Wisconsin’s new COVID-19 case average falls below 1,000

The seven-day rolling average has not been this low since April.
(NBC15)
Published: Sep. 7, 2022 at 4:06 PM CDT
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MADISON, Wis. (WMTV) - The average number of COVID-19 cases across Wisconsin retreated below 1,000 per day on Wednesday, marking the first time in more than four months that figure sat in the triple-digits.

The latest Dept. of Health Services update puts the state’s seven-day rolling-average of new, confirmed cases at 944 per day over the preceding week. The milestone report continues a downward trend that began in late July, accelerated in the past couple of weeks, and has left the average sitting just above the summertime peak.

On July 26, the state hit 1,805 cases per day, on average, and began the downward slide that has continued unabated, save for a brief hiccup in mid-August. Over the next four weeks, that figure fell by approximately 250 cases per day, settling at 1,453 cases per day on Aug. 23, DHS figures showed. The two weeks since then have seen a much sharper decline, with more than 500 cases per day slashed off that total.

The reported seven-day average drop was especially sharp over the past couple days as the result of Labor Day stretching the normally depressed weekend numbers for an extra day. While the three-day weekend may have left the rolling average relatively depressed, the 1,013 new cases reported on Wednesday still sits among the lowest single, weekday total in recent months.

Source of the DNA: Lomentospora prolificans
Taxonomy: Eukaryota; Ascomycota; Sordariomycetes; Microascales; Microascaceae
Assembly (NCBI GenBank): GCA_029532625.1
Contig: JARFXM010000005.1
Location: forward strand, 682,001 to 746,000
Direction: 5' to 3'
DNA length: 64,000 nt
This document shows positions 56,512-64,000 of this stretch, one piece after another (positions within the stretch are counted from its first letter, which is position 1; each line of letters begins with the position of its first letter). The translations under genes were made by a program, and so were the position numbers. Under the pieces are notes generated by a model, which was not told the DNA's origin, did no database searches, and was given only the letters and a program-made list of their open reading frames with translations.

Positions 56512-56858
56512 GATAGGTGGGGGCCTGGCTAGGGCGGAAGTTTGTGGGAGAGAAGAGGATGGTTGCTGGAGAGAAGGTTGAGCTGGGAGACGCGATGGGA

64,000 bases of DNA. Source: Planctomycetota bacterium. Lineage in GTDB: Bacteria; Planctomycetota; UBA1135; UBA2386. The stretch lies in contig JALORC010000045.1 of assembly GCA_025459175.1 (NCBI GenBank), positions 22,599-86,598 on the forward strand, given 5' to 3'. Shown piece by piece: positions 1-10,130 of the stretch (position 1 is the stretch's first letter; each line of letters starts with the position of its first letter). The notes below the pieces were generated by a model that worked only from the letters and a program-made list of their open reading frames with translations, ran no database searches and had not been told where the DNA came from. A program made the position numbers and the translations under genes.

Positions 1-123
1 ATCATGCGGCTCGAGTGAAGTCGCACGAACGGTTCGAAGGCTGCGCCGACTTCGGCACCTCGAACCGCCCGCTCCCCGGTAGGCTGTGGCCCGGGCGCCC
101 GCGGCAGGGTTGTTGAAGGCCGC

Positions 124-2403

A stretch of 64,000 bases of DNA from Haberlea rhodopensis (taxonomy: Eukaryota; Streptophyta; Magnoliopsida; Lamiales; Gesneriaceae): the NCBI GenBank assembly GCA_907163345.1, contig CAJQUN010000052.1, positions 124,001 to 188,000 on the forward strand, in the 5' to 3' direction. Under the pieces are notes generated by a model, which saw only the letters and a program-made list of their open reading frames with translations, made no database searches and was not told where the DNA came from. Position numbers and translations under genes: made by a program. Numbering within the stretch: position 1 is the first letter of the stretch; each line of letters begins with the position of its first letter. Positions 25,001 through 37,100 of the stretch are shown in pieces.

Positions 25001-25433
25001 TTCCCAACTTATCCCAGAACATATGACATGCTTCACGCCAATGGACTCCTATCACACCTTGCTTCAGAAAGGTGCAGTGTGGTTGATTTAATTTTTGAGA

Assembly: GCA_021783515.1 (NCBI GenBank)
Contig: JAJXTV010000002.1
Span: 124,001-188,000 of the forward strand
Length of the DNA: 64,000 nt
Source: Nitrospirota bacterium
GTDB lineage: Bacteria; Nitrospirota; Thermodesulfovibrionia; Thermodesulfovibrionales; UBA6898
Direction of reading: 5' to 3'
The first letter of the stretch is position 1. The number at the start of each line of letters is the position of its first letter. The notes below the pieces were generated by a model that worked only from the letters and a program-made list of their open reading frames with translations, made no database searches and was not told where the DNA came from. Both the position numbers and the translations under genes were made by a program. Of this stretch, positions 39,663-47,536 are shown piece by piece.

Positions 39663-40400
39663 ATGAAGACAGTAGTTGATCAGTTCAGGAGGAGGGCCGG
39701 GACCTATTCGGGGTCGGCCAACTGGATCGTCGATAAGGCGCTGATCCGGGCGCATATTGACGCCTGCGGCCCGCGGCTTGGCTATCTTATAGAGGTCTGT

New confirmed COVID-19 cases by date confirmed, and 7-day average, on Sept. 7, 2022.
New confirmed COVID-19 cases by date confirmed, and 7-day average, on Sept. 7, 2022.(Dept. of Health Services)

Wisconsin’s recent positive trends echo the worldwide trajectory. New coronavirus cases around the world dropped about 12% last week, the World Health Organization’s latest weekly review found. The U.N. health agency reported that there were just under 4.2 million new infections last week and about 13,700 deaths - a 5% drop.

Maria Van Kerkhove, WHO’s technical lead on COVID-19, noted that the virus has not yet settled into a seasonal pattern and that its continued evolution will require constant surveillance and possible tweaks to diagnostics, treatments and vaccines.

Scientists warn the coronavirus will linger far into the future, partly because it is getting better and better at getting around immunity from vaccination and past infection. Experts point to emerging research that suggests the latest omicron variant gaining ground in the U.S. — BA.4.6, which was responsible for around 8% of new U.S. infections last week — appears to be even better at evading the immune system than the dominant BA.5.